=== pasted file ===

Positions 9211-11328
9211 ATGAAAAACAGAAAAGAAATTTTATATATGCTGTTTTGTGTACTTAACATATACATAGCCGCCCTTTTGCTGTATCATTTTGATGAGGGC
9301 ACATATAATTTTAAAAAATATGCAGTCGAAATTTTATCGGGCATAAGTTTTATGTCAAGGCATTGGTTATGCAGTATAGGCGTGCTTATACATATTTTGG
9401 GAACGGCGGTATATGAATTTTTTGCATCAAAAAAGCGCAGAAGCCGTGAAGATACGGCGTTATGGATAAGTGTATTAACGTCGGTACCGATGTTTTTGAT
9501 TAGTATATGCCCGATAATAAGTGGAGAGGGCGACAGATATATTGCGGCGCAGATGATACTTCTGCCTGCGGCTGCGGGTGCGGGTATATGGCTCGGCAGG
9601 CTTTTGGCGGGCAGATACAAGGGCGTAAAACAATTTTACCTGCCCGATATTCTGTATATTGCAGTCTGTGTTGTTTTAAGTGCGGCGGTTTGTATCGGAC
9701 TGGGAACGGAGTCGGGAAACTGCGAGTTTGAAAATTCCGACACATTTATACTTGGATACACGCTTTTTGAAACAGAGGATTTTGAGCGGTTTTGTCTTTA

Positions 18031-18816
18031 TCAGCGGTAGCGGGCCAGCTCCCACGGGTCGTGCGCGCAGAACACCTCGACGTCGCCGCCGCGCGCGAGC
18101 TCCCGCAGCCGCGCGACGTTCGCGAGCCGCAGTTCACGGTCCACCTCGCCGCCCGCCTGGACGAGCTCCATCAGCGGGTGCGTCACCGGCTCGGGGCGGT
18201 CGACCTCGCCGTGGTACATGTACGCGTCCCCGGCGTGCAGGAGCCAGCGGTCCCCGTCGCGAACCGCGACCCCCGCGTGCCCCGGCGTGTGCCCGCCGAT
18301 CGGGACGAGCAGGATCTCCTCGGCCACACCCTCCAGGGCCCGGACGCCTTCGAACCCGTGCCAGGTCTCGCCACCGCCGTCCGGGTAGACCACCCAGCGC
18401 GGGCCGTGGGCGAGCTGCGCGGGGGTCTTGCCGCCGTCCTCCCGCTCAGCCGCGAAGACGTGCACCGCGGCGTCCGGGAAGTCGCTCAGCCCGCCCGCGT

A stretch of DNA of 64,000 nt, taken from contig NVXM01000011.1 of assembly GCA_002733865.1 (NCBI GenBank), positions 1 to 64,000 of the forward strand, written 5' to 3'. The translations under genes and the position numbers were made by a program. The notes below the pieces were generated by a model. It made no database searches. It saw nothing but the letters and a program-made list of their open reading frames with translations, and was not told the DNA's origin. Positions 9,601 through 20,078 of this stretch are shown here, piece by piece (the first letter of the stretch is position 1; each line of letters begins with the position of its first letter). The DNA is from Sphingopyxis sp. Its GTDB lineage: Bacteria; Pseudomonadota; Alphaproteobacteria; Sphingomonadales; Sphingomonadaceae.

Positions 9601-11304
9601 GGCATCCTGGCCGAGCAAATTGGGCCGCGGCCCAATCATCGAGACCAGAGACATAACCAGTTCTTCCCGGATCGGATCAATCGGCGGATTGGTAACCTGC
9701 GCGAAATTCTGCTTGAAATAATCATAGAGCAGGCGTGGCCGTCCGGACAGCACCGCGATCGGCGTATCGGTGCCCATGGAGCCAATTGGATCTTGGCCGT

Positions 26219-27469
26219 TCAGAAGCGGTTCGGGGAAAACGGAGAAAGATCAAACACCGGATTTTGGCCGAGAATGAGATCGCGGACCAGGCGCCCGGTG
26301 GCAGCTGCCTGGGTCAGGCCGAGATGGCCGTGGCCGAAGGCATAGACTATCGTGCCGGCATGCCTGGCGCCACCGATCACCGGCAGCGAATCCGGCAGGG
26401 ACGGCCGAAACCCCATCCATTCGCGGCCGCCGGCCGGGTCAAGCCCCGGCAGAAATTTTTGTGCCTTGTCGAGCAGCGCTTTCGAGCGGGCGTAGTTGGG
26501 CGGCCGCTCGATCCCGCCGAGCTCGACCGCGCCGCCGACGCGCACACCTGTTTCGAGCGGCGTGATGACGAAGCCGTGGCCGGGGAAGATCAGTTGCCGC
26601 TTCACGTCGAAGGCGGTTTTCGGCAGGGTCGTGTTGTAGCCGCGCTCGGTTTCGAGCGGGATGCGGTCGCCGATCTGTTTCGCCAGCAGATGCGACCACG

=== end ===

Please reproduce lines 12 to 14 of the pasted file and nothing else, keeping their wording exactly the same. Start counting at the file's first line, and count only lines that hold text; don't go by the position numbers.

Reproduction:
18301 CGGGACGAGCAGGATCTCCTCGGCCACACCCTCCAGGGCCCGGACGCCTTCGAACCCGTGCCAGGTCTCGCCACCGCCGTCCGGGTAGACCACCCAGCGC
18401 GGGCCGTGGGCGAGCTGCGCGGGGGTCTTGCCGCCGTCCTCCCGCTCAGCCGCGAAGACGTGCACCGCGGCGTCCGGGAAGTCGCTCAGCCCGCCCGCGT

A stretch of DNA of 64,000 nt, taken from contig NVXM01000011.1 of assembly GCA_002733865.1 (NCBI GenBank), positions 1 to 64,000 of the forward strand, written 5' to 3'. The translations under genes and the position numbers were made by a program. The notes below the pieces were generated by a model. It made no database searches. It saw nothing but the letters and a program-made list of their open reading frames with translations, and was not told the DNA's origin. Positions 9,601 through 20,078 of this stretch are shown here, piece by piece (the first letter of the stretch is position 1; each line of letters begins with the position of its first letter). The DNA is from Sphingopyxis sp. Its GTDB lineage: Bacteria; Pseudomonadota; Alphaproteobacteria; Sphingomonadales; Sphingomonadaceae.